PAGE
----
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Novel Compound for Bone Regeneration

A new study looks at using formononetin as a potential therapy to improve bone regeneration and found that this compound is as effective as parathyroid hormone, an approved fracture-healing drug, at healing fractures in an animal model.

Many elderly individuals can easily suffer accidental fractures as a result of osteoporosis, a disease that causes bone weakening. Furthermore, osteoporosis is linked to systemic inflammation and slower fracture healing, which exacerbates the situation. Other conditions that are also associated with inflammation, such as diabetes and rheumatoid arthritis can likewise adversely impact fracture healing. With these widespread diseases that can complicate bone regeneration, scientists have been interested in administering treatments that can accelerate bone healing. INFUSE® Bone Graft and parathyroid hormone (PTH) are currently available as such, but these treatments remain very expensive and have multiple undesirable side effects. Thus, new therapies that are more effective, less dangerous, and cheaper need to be discovered to approach this common worldwide problem. One study, recently published in the British Journal of Nutrition, tests formononetin as an agent to enhance bone regeneration in a mouse model.

The authors of this paper removed ovaries from some of the mice to mimic postmenopausal osteoporosis. Mice also underwent a drill-hole injury under anaesthetic conditions to generate a fracture in the femur. Lastly, they were then administered formononetin (orally) or PTH (injected under the skin) as therapies that would help improve bone recovery.PTH is known to improve bone regeneration, whereas formononetin has not been validated as a therapy. Ten days of treatment following the fracture, it appeared that bone quality decreased in mice that had ovaries removed. However, when the mice were treated with either formononetin or PTH, the mice had enhanced bone quality based on multiple parameters. In experiments that extend the treatment period to 21 days, results demonstrate that both treatments once again have benefits in bone regeneration, but for some parameters of bone quality, the treatments increase the quality of bone to a level even higher than that of normal mice.

Specifically, the authors want to determine whether formononetin caused more minerals to be deposited at the site of injury. By obtaining the femurs of mice after 10 or 21 days of treatment to improve bone healing, slices of the femur were then stained and observed under a microscope. This allowed the authors to observe that formononetin not only promoted more tissue formation but also increased mineral deposition at the fracture. These effects were seen at both 10 or 21 days and also observed with PTH. Finally, the study addressed the molecular pathways of bone regeneration that were involved at the injury site and noted the increase in the presence of the pathways when mice were treated with formononetin.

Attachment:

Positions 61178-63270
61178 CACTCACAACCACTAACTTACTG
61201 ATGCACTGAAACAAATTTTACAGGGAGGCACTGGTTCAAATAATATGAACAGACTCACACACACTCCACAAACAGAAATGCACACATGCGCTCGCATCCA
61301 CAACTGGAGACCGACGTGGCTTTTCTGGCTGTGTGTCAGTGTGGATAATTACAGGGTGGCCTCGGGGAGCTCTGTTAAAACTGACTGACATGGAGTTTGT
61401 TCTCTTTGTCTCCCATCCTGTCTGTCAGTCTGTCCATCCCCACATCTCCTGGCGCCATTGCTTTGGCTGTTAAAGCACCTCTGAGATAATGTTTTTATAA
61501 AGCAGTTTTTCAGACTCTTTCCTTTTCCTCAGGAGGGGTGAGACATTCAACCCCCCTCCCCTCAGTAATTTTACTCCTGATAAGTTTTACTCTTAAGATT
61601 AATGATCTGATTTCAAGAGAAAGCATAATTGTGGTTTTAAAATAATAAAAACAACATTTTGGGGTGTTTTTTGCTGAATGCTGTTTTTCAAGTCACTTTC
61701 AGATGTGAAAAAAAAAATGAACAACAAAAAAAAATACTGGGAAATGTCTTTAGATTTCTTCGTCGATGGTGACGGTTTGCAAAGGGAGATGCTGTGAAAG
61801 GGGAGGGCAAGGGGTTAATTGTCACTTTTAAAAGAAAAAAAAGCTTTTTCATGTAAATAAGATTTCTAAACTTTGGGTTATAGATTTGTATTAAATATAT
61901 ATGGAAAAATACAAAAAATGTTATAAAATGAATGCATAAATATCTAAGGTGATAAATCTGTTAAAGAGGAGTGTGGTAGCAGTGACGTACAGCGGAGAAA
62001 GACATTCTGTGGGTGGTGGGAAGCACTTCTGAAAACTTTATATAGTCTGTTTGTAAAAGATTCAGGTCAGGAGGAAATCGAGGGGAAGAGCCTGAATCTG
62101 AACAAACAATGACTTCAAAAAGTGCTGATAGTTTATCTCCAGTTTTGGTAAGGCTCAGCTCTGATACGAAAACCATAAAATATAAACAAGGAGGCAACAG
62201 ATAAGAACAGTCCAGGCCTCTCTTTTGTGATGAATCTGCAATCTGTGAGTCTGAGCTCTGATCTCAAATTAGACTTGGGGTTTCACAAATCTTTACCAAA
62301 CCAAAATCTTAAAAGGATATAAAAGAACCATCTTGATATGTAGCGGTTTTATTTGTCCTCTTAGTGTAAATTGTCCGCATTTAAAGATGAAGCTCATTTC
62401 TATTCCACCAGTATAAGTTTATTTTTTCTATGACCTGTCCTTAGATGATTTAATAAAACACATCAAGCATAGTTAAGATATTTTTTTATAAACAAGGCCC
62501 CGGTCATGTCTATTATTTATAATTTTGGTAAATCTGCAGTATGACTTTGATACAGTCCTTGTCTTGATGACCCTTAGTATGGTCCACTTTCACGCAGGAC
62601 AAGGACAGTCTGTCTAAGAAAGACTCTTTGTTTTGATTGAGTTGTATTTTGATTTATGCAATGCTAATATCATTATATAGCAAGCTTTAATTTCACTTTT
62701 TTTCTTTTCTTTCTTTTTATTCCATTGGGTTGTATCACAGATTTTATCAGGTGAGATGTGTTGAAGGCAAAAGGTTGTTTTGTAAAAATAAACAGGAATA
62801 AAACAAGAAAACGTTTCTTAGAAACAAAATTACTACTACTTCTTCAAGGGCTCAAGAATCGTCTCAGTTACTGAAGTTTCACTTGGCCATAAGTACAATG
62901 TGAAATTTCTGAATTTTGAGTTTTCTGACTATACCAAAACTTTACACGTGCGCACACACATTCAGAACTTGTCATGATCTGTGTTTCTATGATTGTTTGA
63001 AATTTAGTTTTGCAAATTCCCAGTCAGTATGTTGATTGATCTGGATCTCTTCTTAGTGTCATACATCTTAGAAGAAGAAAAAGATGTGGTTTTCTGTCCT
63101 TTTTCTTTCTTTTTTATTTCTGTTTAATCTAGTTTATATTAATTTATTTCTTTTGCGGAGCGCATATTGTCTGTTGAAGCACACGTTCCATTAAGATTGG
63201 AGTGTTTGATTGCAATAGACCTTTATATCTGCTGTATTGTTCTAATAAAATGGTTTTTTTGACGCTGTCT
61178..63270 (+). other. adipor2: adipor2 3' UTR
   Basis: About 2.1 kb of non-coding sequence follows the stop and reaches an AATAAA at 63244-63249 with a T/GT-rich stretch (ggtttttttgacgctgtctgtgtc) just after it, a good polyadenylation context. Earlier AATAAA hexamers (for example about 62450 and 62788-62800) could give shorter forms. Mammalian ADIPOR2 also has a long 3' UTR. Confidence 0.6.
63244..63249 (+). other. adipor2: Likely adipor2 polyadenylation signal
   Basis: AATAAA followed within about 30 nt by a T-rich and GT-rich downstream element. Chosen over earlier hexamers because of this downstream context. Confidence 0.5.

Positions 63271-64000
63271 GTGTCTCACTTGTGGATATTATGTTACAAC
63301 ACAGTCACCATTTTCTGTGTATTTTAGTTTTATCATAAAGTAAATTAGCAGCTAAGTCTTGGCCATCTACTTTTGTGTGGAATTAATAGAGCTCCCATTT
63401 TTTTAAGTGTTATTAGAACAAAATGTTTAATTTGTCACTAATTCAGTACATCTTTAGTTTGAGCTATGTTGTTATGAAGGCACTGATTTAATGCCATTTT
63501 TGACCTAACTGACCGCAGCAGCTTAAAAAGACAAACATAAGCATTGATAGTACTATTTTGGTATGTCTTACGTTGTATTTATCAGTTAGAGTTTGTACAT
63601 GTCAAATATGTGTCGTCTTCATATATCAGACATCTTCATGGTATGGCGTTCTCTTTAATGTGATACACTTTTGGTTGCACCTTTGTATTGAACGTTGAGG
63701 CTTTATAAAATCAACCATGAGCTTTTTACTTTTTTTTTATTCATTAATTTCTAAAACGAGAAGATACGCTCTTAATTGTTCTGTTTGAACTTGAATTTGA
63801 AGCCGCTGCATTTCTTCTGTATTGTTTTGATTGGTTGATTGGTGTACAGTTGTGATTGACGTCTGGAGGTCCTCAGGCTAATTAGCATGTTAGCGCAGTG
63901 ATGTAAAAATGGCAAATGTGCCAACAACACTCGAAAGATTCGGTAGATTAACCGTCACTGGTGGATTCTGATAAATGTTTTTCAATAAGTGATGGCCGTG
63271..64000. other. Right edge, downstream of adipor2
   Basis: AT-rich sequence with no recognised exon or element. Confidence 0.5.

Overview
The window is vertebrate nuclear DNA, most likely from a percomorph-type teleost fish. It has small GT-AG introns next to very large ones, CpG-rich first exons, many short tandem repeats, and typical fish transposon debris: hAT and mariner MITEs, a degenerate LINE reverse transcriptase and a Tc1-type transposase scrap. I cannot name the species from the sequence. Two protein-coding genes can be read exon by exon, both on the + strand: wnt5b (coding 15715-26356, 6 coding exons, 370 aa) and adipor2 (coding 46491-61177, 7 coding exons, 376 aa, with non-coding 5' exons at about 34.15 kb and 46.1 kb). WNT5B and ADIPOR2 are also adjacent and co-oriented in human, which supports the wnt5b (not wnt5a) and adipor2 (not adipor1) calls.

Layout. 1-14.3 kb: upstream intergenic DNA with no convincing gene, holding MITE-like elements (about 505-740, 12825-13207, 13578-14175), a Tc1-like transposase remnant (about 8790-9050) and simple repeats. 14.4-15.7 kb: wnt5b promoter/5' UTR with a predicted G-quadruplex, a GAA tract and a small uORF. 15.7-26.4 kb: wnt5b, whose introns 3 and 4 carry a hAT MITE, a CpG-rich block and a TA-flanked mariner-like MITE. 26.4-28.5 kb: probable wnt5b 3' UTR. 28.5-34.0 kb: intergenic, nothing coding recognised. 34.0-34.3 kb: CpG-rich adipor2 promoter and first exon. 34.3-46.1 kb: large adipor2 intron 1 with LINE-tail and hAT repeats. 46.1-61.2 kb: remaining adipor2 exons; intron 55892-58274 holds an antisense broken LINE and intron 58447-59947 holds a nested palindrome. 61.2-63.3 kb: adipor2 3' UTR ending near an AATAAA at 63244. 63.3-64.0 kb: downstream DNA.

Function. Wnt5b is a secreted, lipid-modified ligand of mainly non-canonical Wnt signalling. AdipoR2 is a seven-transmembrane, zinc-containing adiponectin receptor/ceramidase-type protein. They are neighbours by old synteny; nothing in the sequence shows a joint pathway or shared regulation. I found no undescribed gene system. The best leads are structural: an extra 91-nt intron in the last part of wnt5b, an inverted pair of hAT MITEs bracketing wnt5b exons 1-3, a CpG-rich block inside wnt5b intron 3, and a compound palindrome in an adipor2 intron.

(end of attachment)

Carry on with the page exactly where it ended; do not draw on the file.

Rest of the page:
This study demonstrates the potential of formononetin as a fracture-healing drug, as it has effects that are comparable to PTH, which is an established treatment for bone regeneration. Granted, this was performed in an animal study and further clinical studies will have to validate whether formononetin can boost bone regeneration to a similar amount in humans. Since this compound can be administered orally, patients can easily receive treatment, as compared to an injection of PTH. Of note, formononetin has no observable side effects in mice, which will be conducive to testing in humans. This fact, in addition to the results of this study, shows the high potential of this compound as a future bone regeneration drug.

Written by Branson Chen, BHSc

Reference: Singh KB, Dixit M, Dev K, Maurya R, Singh D. Formononetin, a methoxy isoflavone, enhances bone regeneration in a mouse model of cortical bone defect. British Journal of Nutrition. 2017 Jul:1-2.

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